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Is a Peace Officer required to state the purpose of a traffic stop in CA?

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  • Rush817
    replied
    Originally posted by stillamarine View Post
    By policy it's suppose to go something like this "Good Afternoon, I'm Officer XXXX with the Birmingham Police Dept and the reason I pulled you over is xxxx, May I see your license, insurance and tag receipt?" Like I said that's policy, but I rarely do such a thing.

    Also, we have 4 copies of our tickets, 1 to the violator, 1 to the precinct, 1 to the court and 1 for the officer to keep.
    My 7 step violator contact is similar to yours except I don't tell them why they were stopped until I have their DL or personal info in hand. I've learned people want to argue about the violation. So I like to have their info, walked back to my squad and issue the citation.

    We have three copies; 1 for courts, 1 for the violator and 1 for the officer to make notes. I attach my copy to the courts copy so I don't have to go looking for it 6 months to year from now.
    Last edited by Rush817; 10-01-2009, 10:22 AM.

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  • PtlCop
    replied
    Originally posted by NextGenOfc View Post
    Quick question, kind of random lol, how many copies are there that come with a ticket and where do they each go??
    All of mine are electronically submitted, so I print a copy for the violator on the side of the road, everything else is electronically dumped into our records department and sent to the court that way.

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  • PtlCop
    replied
    Originally posted by SgtCHP View Post
    LEOs in CA are required to advise an arrestee of the purpose for the arrest. A traffic stop is a detention and, although many agencies have policies requiring their officers to advise a driver the reason for the stop, it is not a requirement of law.

    However, the officer must advise the driver the reason upon issuance of an enforcement document.

    Remember, television is not reality and that includes "reality" shows. Not once in my career did I ever identify myself to a violator. If they cannot tell from my uniform, badge and other items, they should not be driving.
    Technically speaking, as the USSC defines an arrest as, for law enforcement purposes, anytime your freedom of movement is restricted....one could make the argument that by this definition, a LEO in California IS required by law to state the purpose of the stop. A person is absolutely "arrested" during a traffic stop as defined by the supreme court. That's a pretty broad way of looking at the situation, but I could absolutely see a defense attorney taking that route.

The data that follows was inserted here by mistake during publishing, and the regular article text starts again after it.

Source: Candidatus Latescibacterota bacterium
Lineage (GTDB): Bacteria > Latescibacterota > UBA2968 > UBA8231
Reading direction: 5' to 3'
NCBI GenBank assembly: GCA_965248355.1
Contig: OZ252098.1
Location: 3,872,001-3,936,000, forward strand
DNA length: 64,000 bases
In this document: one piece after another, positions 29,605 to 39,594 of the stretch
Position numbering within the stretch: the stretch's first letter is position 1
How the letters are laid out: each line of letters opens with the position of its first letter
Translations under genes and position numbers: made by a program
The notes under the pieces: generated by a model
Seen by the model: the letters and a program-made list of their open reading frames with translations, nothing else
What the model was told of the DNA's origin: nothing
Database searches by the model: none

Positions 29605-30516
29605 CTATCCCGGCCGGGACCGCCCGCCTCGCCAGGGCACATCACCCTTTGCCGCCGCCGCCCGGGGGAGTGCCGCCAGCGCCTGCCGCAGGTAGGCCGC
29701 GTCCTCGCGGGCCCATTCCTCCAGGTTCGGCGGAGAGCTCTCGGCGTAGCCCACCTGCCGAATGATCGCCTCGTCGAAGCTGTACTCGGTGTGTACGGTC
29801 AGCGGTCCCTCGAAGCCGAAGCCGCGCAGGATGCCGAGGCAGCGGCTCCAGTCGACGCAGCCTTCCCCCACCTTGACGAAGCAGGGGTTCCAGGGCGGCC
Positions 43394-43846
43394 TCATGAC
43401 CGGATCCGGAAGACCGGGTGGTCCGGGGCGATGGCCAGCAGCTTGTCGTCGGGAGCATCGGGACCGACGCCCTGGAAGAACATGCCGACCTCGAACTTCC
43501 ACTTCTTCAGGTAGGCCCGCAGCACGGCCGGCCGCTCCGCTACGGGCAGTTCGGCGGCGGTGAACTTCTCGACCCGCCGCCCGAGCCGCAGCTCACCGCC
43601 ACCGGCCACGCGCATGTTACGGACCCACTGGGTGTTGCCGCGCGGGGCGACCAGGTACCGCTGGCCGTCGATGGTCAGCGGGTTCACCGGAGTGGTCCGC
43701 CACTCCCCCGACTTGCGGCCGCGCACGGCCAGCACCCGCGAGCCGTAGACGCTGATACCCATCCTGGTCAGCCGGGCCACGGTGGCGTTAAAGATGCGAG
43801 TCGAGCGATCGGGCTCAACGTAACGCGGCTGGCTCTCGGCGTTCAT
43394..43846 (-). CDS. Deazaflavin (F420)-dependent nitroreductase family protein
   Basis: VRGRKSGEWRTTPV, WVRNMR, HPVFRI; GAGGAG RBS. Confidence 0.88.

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  • stillamarine
    replied
    By policy it's suppose to go something like this "Good Afternoon, I'm Officer XXXX with the Birmingham Police Dept and the reason I pulled you over is xxxx, May I see your license, insurance and tag receipt?" Like I said that's policy, but I rarely do such a thing.

    Also, we have 4 copies of our tickets, 1 to the violator, 1 to the precinct, 1 to the court and 1 for the officer to keep.

    Leave a comment:


  • Fuzz
    replied
    Originally posted by NextGenOfc View Post
    Quick question, kind of random lol, how many copies are there that come with a ticket and where do they each go??
    That answer is going to vary based on city, state, agency, courthouse, etc.

    For my department there are three.....1 to the court, 1 to the violator, 1 to the department

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  • crass cop
    replied
    I always do during some point of the conversation....no need to be a dik about it. I really dont know if its required or not.

    4 copies here: 1 yellow for driver and 3 for us....dunno where they go after I turn them in.

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  • NextGenOfc
    replied
    Quick question, kind of random lol, how many copies are there that come with a ticket and where do they each go??